Electronics

Biosensor May Improve Disease Detection

A new biosensor could rapidly and accurately detect early stage disease in very low concentrations.

A quick, inexpensive and highly sensitive test that identifies disease markers or other molecules in low-concentration solutions could be the result of a Cornell-developed nanomechanical biosensor, which could potentially help with early stage disease detection.

Posted in: Briefs, MDB, Briefs, Electronics, Coatings & Adhesives, Materials, Diagnostics, Imaging, Medical, Sensors, Sensors and actuators, Diagnosis, Diseases, Medical equipment and supplies, Nanotechnology
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Hybrid and Electric Vehicle Test System

SAKOR Technologies, Inc. (Okemos, MI) designed and installed a complete turnkey Hybrid and Electric Vehicle Test System for UQM Technologies, Inc. (Longmont, CO), a manufacturer of high-efficiency electric propulsion systems. UQM will use the system to test inverters and traction motors for use in hybrid and electric vehicles for the automotive, commercial truck, bus, and military markets.

Posted in: Products, Batteries, Electronics, Power Management, Power Supplies, Energy Efficiency, Test & Measurement, Transportation
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Harnessing the Power of Spinach

Vanderbilt University researches have developed a way to combine Photosystem 1 (PS1), the photosynthetic protein that converts light into electrochemical energy in spinach with silicon (the material used in solar cells), in a fashion that produces substantially more electrical current than has been reported by previous biohybrid solar cells.

Posted in: News, News, Electronics, Energy Harvesting, Renewable Energy, Solar Power
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Underwater Solar Cells?

Scientists at the U.S. Naval Research Laboratory, Electronics Science and Technology Division, have developed high-band-gap solar cells capable of producing sufficient power to operate electronic sensor systems at water depths of 9 meters.

Posted in: News, News, Electronics, Power Management, Energy Harvesting, Renewable Energy, Solar Power, Sensors
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New Approach to Graphene Electronics

Graphene has been touted as the next silicon, but it is too conductive to be used in computer chips. A University of Manchester team led by Nobel laureates Professor Andre Geim and Professor Konstantin Novoselov has literally opened a third dimension in graphene research.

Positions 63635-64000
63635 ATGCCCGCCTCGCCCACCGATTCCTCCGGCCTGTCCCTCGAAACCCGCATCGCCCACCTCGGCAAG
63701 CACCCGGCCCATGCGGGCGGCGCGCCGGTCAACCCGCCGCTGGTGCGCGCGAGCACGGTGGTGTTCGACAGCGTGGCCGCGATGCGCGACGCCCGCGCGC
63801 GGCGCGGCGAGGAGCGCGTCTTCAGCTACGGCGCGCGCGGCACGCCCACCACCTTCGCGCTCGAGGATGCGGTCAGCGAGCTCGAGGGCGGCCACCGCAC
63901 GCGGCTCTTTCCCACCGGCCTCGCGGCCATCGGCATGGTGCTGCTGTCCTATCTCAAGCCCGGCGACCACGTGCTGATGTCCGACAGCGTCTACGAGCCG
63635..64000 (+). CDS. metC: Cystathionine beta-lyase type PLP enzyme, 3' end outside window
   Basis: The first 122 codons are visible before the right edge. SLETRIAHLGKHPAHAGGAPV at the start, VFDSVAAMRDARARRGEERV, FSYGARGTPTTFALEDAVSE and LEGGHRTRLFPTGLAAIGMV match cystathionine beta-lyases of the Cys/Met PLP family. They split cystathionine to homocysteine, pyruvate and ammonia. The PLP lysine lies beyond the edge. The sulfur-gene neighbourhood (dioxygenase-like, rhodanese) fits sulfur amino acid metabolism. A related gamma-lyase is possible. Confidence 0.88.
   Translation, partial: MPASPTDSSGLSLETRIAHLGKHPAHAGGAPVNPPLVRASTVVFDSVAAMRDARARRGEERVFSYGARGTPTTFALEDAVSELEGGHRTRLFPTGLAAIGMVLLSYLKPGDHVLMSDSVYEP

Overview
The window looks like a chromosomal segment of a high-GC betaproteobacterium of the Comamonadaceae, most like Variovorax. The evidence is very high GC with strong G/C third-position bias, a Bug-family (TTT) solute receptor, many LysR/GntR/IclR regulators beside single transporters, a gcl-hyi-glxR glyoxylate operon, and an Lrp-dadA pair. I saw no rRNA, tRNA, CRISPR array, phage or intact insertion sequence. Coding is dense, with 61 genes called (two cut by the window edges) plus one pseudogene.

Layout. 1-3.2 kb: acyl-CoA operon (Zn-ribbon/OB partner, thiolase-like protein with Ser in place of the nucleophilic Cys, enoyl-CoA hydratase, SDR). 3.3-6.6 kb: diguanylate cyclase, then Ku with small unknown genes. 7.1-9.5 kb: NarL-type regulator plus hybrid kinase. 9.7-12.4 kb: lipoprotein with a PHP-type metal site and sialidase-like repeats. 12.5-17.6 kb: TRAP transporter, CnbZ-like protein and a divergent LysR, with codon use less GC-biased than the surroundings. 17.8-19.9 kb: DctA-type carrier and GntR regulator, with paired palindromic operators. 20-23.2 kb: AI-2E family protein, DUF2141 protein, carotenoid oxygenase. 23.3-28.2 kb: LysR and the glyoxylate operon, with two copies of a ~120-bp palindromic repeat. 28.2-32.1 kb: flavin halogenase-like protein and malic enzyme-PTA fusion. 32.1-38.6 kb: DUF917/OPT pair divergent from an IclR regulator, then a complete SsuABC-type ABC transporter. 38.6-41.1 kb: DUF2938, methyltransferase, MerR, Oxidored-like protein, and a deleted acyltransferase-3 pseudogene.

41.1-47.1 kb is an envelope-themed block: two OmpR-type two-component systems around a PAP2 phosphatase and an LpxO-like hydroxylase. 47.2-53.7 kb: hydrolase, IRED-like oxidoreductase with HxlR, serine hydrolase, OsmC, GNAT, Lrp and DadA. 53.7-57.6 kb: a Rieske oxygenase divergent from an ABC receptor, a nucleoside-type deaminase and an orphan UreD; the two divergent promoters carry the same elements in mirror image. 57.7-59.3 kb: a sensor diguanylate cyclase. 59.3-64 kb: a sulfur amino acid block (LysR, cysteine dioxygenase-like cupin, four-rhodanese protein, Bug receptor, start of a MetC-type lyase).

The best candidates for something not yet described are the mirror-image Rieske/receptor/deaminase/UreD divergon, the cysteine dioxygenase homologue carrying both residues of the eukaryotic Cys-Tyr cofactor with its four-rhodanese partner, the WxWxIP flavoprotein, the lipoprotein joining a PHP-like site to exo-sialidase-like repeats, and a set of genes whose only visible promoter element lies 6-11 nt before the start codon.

Posted in: News, News, Electronics, Power Management, Energy Efficiency, Renewable Energy, Solar Power, LEDs, Materials
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Self-Healing Electronics Could Reduce Waste

When one circuit within an integrated chip cracks or fails, the whole chip – or even the whole device – is a loss. University of Illinois engineers have now developed a self-healing system that restores electrical conductivity to a cracked circuit in less time than it takes to blink.

Posted in: News, News, Batteries, Electronics, Recycling Technologies
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Efficient Method for Creating Flexible, Transparent Electrodes

As the market for liquid crystal displays and other electronics continues to drive up the price of indium — the material used to make the indium tin oxide (ITO) transparent electrodes in these devices — scientists have been searching for a less costly and more dynamic alternative, particularly for use in future flexible electronics.

Posted in: GDM, News, News, Electronics, Renewable Energy, Solar Power, Materials, Metals
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Electronics Category Winner

iPecs

Michael Leydet, College Park Industries, Fraser, MI

The College Park Industries iPecs® (In telligent Prosthetic Endo-Skeletal Com ponent System) is a medical research device that will provide researchers with a tool to accurately measure human locomotion or gait parameters on users of lower limb prostheses. The iPecs measures forces and torsionmoments that can then be wirelessly transmitted in real time to a PC interface. This wireless capability of the iPecs will, for the first time, allow environmentally unencumbered re search to be conducted outside of the laboratory, providing insight into what a prosthesis user experiences on a daily basis.

Posted in: Articles, Electronics, Design processes, Electronic equipment, Product development
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Thermal Management Solutions for Medical Applications

Thermoelectric Assemblies (TEAs) offer precise temperature control for applications with tight space constraints and low weight requirements.

Thermal management of medical electronic devices and systems is now more challenging. Power densities continue to increase while product form factors continue to shrink. Simple thermal management solutions, such as passive cooling (adding a fan and heat sink), are no longer typically viable to meet required performance and reliability specifications. In today’s complex medical operating environment, Thermo electric Assemblies (TEAs) are necessary to provide precise temperature control via cooling and heating in a variety of modular platforms.

Posted in: Briefs, MDB, Briefs, Electronics, Electronics & Computers, Bio-Medical, Medical, Patient Monitoring, Medical equipment and supplies, Thermal management
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Smart Phones in Space

Students, teachers, and commercial companies have been taking advantage of the International Space Station's (ISS) unique environment for years. One of those companies, Houston-based Odyssey Space Research, plans to bring the experience to the rest of us via our mobile devices.

Posted in: Articles, Electronics, Telecommunications
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